The need-to-know about ADHD medication abuse
26 July 2018
Attention Deficit Hyperactivity Disorder (ADHD) stimulants are prescribed by medical professionals to improve concentration, memory and motivation to complete tasks. Without treatment, ADHD symptoms (inattention, impulsivity and hyperactivity) can have an adverse impact on one’s social interactions and functioning in the school and work environment.
When taken as prescribed, ADHD stimulants are safe and effective. With an accurate diagnosis and treatment plan, individuals with ADHD can face and overcome the challenges of modern life and live fulfilling lives. However, the misuse of stimulants by ADHD and non-ADHD children and adults has increased drastically over recent years. This is due to misconceptions and a lack of knowledge regarding the associated risks and potentially dangerous consequences.
ADHD stimulants are commonly believed to give short bursts of enhanced concentration and academic or work performance. Reports reveal the occasional recreational use of stimulants by school children but most who misuse ADHD medication rely on it in high-pressure situations such as exams and working on big projects to improve multitasking, memory and performance. But to maintain this unsustainable level of efficiency, increased dosages and rates of use are often required. It is crucial to understand the dangers of stimulant abuse and the impact thereof on the brain.
The effects and risks of ADHD stimulant abuse
Research shows that ADHD is caused in part by chemical imbalances in the brain and structural differences in grey matter – a core component of the central nervous system. Grey matter is responsible for memory, executive functions, impulse control, emotions and speech. Likewise, dopamine and norepinephrine levels have an impact on concentration, memory,
problem solving, decision making, motivation, impulse control, emotions and social behaviour. Prescription stimulants provide mental stimulation to harmonise chemical imbalances. It enables individuals to focus on the task at hand with enhanced concentration and energy. However, the abuse thereof can result in a lack of concentration, sleep deprivation, depression, social anxiety, an inability to communicate effectively, a fast and irregular heart rate, high body temperature, psychosis, paranoia and hallucinations.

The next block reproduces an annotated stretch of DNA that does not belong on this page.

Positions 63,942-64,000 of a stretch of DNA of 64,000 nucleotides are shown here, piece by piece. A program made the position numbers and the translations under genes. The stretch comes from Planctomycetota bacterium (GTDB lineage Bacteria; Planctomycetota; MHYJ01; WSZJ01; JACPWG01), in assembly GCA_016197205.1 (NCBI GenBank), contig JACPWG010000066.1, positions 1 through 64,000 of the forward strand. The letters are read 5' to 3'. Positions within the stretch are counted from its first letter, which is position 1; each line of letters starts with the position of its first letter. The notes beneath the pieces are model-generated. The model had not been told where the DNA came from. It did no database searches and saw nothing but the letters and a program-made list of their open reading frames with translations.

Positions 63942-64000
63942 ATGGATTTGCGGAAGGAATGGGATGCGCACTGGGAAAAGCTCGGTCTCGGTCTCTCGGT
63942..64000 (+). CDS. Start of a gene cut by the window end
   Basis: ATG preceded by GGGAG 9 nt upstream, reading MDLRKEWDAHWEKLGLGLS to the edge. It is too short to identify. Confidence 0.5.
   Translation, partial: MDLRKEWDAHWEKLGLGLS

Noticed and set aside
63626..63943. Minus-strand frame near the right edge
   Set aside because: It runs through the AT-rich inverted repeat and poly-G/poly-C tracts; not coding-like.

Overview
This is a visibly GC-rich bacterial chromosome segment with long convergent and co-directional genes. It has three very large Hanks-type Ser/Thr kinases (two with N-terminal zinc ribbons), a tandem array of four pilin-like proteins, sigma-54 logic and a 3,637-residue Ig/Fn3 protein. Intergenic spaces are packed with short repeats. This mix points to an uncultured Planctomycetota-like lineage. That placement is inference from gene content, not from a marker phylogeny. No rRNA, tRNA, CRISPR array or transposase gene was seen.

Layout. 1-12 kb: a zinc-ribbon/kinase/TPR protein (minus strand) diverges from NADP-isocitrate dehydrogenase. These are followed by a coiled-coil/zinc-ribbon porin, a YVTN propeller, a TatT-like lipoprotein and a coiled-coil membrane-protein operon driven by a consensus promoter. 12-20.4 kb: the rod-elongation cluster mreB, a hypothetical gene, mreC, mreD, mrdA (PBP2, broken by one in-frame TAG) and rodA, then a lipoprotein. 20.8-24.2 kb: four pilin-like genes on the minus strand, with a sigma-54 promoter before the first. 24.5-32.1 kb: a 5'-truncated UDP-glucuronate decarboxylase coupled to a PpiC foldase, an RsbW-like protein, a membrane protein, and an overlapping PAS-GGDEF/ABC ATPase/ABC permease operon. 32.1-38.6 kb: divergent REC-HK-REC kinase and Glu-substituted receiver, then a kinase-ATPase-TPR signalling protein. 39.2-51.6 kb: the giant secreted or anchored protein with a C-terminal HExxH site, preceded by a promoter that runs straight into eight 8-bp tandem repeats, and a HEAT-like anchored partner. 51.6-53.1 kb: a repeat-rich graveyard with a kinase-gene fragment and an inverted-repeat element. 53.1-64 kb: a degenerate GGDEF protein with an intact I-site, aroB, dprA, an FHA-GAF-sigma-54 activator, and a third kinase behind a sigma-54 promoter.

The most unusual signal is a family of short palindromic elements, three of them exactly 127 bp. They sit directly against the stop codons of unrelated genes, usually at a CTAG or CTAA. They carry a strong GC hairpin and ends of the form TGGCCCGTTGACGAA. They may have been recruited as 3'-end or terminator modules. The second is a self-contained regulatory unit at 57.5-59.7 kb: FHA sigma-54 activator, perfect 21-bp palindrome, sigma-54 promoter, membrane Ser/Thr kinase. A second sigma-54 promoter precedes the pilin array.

Understanding the prescribed uses of ADHD medication
Modern-day school and workplace pressures are mounting. To keep up with life at breakneck speed, children and adults with or without ADHD are becoming overly reliant on coping mechanisms of all sorts, including ADHD stimulants. Explaining to a loved one with ADHD the importance of using medication as prescribed will go a long way in encouraging the responsible use of all sorts of stimulants and substances.
Here’s how you can encourage a healthy understanding and appropriate use of ADHD medication.
- No evaluation. No meds.
- A comprehensive evaluation and diagnosis by a licensed medical professional is essential before considering any form of ADHD medication. Reports show that some individuals exaggerate their symptoms to get a larger dosage to misuse or shared with non-ADHD individuals. Having an in-depth knowledge of ADHD symptoms and how it typically presents in a friend or family member will help you draw that fine line and accurately report the symptoms.
- Know what the fuss is about
- Learn all you can about the effects of ADHD stimulants on your children and adults as well as the effects and potential reasons for misuse. Equip loved ones with life management skills to rely on instead of medication when balancing academics, work and social activities. With the right practical resources, individuals with ADHD can improve their focus and organisation skills.
- Explain the risks of abuse
- Children and adults with undiagnosed ADHD often struggle with social interactions and may be more susceptible to peer pressure. The desire to fit in can be a strong incentive to misuse or share medication. Explain the impact of ADHD on the brain and the risks of misusing or sharing prescribed medication with non-ADHD individuals.
- Know the red flags of abuse
- Signs of treatment abuse can range from signs of anxiety, manic behaviour and dilated pupils to sleep deprivation and difficulty concentrating. If you suspect a loved one may be misusing, sharing or abusing stimulant medication, share your concerns with a medical professional.
Living with ADHD can be challenging. There is no room for the additional dangers of stimulant abuse. The importance of an accurate diagnosis and treatment usage can’t be overstated. If you suspect that an adult loved one has ADHD, suggest this self-assessment to see if their symptoms are consistent with ADHD. For the assessment of children, consult a licensed medical professional.
With a holistic treatment plan, therapy and life management skills, children and adults with ADHD can manage everyday challenges and live successful lives.
Article submitted: Janssen Pharmaceutica